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Carolina Creative Campus – The Gender Project » The Carolina Summer Reading Program

Carolina Creative Campus – The Gender Project

The Carolina Summer Reading Program

It is mid-August, already. The summer has concluded and a new semester is well under way (although our first full week of classes has yet to be completed). Am I forgetting another 08-09 academic calendar year milestone? Certainly. The Gender Project has begun, officially.

This marks an important start in my year for many reasons. One being that I have spent my summer, and will continue into the fall, as an intern in the Office of the Executive Director for the Arts, working with Reed Colver on campus and community engagement. I will be posting on this blog periodically to track my experience and to offer not only my perspective as an intern, but as a student as well. I think that Carolina Creative Campus, the larger subheading above The Gender Project, is an asset to this campus because it inspires us to create dialogue surrounding the arts. There are many opportunities for discussion found throughout an academic climate, but none so unique as the arts. Particularly none so unique as the season created by Carolina Performing Arts and the performances specifically labeled The Gender Project.

I can’t think of a more appropriate start to an initiative based on dialogue than The Carolina Summer Reading Program. Reed and I had the opportunity the Monday before classes began to meet with a group of first-years to discuss last summer’s choice, Covering: The Hidden Assault on Our Civil Rights written by NYU Law professor Kenji Yoshino. The book, in short, does a fantastic job in sparking discussion. Yoshino clearly articulates a theory about civil rights that is based in the context of litigation, and largely in the context of his own story. He crafts an approachable read that manages to be far less alienating than other examination of civil rights I have ever encountered. He uses his personal reflection, as a gay Asian American male, and appropriately applies those experiences to all who have suffered any sort of, as he calls them, covering demands. It was fascinating to hear discussion, minimally facilitated, that came from young males and females from a variety of backgrounds, races and experiences. The discussion that emerged was a testament not only to Yoshino’s book, but to the climate of this campus and the integrity of the students who populate it.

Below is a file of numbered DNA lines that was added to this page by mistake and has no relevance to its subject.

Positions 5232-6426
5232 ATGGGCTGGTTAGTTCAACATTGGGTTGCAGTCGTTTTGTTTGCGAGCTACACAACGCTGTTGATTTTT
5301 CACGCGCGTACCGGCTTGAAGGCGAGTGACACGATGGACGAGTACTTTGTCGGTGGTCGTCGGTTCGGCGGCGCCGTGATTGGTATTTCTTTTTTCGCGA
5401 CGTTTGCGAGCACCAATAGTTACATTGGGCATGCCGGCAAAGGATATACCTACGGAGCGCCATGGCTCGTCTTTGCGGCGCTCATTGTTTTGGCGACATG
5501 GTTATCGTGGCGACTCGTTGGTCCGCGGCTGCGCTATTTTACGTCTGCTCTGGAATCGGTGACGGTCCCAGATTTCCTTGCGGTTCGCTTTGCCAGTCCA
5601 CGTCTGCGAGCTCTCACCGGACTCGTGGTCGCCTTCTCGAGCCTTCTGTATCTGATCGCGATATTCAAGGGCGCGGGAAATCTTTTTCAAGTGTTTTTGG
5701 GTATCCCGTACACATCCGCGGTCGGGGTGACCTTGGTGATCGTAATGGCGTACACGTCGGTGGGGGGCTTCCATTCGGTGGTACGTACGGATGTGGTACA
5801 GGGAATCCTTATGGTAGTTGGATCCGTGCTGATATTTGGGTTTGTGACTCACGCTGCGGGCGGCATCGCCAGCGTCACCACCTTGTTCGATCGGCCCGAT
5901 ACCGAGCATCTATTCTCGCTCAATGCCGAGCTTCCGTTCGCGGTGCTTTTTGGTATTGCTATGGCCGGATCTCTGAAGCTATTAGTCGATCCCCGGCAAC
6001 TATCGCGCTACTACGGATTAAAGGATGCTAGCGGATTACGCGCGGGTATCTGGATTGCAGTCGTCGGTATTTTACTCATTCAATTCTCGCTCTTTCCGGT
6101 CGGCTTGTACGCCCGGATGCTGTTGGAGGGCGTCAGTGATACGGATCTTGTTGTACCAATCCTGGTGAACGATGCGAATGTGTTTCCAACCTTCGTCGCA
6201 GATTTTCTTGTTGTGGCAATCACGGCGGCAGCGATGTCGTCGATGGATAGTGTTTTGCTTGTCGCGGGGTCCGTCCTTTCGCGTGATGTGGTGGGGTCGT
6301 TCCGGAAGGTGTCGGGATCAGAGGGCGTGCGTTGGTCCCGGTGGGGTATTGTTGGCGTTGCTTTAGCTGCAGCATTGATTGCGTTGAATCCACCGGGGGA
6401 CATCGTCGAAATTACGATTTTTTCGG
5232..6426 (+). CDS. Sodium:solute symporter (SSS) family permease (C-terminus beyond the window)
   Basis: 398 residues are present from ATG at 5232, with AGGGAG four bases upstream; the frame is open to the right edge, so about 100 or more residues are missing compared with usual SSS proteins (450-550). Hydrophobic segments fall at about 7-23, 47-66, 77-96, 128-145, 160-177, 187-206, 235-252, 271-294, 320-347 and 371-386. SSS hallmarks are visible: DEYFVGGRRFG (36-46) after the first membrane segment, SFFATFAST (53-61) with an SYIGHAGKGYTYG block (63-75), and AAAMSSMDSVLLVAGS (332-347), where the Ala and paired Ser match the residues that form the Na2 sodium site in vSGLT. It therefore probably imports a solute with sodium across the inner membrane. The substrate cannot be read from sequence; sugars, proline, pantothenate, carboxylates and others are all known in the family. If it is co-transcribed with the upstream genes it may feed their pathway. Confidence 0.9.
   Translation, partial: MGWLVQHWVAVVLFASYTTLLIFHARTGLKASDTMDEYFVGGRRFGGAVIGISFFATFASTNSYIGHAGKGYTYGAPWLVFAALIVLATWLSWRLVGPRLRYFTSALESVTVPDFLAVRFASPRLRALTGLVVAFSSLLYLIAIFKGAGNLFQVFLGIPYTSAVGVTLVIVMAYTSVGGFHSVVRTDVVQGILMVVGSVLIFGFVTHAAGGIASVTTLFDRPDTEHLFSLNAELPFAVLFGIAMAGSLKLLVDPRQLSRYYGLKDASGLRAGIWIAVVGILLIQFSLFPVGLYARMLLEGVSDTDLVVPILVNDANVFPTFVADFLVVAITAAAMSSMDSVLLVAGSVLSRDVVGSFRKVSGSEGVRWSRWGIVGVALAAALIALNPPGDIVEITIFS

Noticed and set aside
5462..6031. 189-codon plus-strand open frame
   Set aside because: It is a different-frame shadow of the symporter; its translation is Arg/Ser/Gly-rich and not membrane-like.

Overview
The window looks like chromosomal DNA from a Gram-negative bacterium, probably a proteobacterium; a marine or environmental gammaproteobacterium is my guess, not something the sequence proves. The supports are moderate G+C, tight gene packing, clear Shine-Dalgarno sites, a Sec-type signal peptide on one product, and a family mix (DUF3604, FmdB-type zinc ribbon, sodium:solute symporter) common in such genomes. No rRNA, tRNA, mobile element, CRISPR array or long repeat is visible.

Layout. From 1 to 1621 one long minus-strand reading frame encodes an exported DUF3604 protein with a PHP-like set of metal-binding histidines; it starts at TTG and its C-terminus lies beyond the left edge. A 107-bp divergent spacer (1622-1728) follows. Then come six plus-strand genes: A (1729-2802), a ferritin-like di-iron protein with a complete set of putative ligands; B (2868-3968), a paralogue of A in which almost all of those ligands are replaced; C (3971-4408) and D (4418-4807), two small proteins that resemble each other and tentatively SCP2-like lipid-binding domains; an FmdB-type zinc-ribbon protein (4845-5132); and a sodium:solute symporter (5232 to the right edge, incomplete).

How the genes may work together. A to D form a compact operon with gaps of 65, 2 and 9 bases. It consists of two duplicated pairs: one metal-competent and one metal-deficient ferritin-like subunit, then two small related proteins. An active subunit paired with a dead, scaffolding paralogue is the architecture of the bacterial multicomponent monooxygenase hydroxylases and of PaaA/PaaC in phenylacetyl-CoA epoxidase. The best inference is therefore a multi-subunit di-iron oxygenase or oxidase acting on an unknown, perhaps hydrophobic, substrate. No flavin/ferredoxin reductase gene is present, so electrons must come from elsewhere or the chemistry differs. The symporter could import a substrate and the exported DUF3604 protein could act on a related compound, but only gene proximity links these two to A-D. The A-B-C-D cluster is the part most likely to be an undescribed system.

I will openly admit that I was nervous walking into a room full of new students. I was worried that what I had to offer would not be enough. That I would get 35 blank stares and two hours to fill. But what I learned is that facilitation, particularly in the case of The Gender Project, comes not only from what I have to offer, but primarily from what the group has to offer. This I find most exciting about the year ahead. A dialogue is a collaboration; it isn’t two parts me and one part you, placed side by side for examination. It is a blending, a mixture, of the catalyst (in this case Covering), plus my thoughts and yours. A relief to all, and hopefully not just me, who choose to participate this year in our discussion. There are no right answers, there are no expectations; there is only participation.

Yoshino asks for that in Covering. He relays a message of communication and acceptance. An appropriate and much needed tone for this project. Here’s to a fantastic kick off. Thank you to all who participated in the summer reading program, and to those of you who did not have this opportunity I invite you all to participate in some form or fashion this year. I look forward to our collaboration.

ERIN

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